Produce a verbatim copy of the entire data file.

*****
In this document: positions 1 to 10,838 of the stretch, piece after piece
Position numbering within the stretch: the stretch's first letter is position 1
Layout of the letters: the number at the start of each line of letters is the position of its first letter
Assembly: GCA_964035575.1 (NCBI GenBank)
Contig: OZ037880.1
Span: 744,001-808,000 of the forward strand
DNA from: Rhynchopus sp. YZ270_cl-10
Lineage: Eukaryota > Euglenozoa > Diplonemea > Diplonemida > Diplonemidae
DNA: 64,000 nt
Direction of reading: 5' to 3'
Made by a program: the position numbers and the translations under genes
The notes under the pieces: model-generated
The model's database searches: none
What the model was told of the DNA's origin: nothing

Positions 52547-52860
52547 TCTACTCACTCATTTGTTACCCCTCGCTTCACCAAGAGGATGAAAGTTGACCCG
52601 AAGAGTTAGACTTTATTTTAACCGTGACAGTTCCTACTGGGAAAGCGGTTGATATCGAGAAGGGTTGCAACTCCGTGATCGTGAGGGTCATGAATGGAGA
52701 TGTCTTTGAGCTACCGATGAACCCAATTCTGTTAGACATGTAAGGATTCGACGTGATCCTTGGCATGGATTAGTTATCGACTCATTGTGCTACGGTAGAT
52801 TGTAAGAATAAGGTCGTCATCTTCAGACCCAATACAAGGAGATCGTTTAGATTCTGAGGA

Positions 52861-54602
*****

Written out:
In this document: positions 1 to 10,838 of the stretch, piece after piece
Position numbering within the stretch: the stretch's first letter is position 1
Layout of the letters: the number at the start of each line of letters is the position of its first letter
Assembly: GCA_964035575.1 (NCBI GenBank)
Contig: OZ037880.1
Span: 744,001-808,000 of the forward strand
DNA from: Rhynchopus sp. YZ270_cl-10
Lineage: Eukaryota > Euglenozoa > Diplonemea > Diplonemida > Diplonemidae
DNA: 64,000 nt
Direction of reading: 5' to 3'
Made by a program: the position numbers and the translations under genes
The notes under the pieces: model-generated
The model's database searches: none
What the model was told of the DNA's origin: nothing

Positions 52547-52860
52547 TCTACTCACTCATTTGTTACCCCTCGCTTCACCAAGAGGATGAAAGTTGACCCG
52601 AAGAGTTAGACTTTATTTTAACCGTGACAGTTCCTACTGGGAAAGCGGTTGATATCGAGAAGGGTTGCAACTCCGTGATCGTGAGGGTCATGAATGGAGA
52701 TGTCTTTGAGCTACCGATGAACCCAATTCTGTTAGACATGTAAGGATTCGACGTGATCCTTGGCATGGATTAGTTATCGACTCATTGTGCTACGGTAGAT
52801 TGTAAGAATAAGGTCGTCATCTTCAGACCCAATACAAGGAGATCGTTTAGATTCTGAGGA

Positions 52861-54602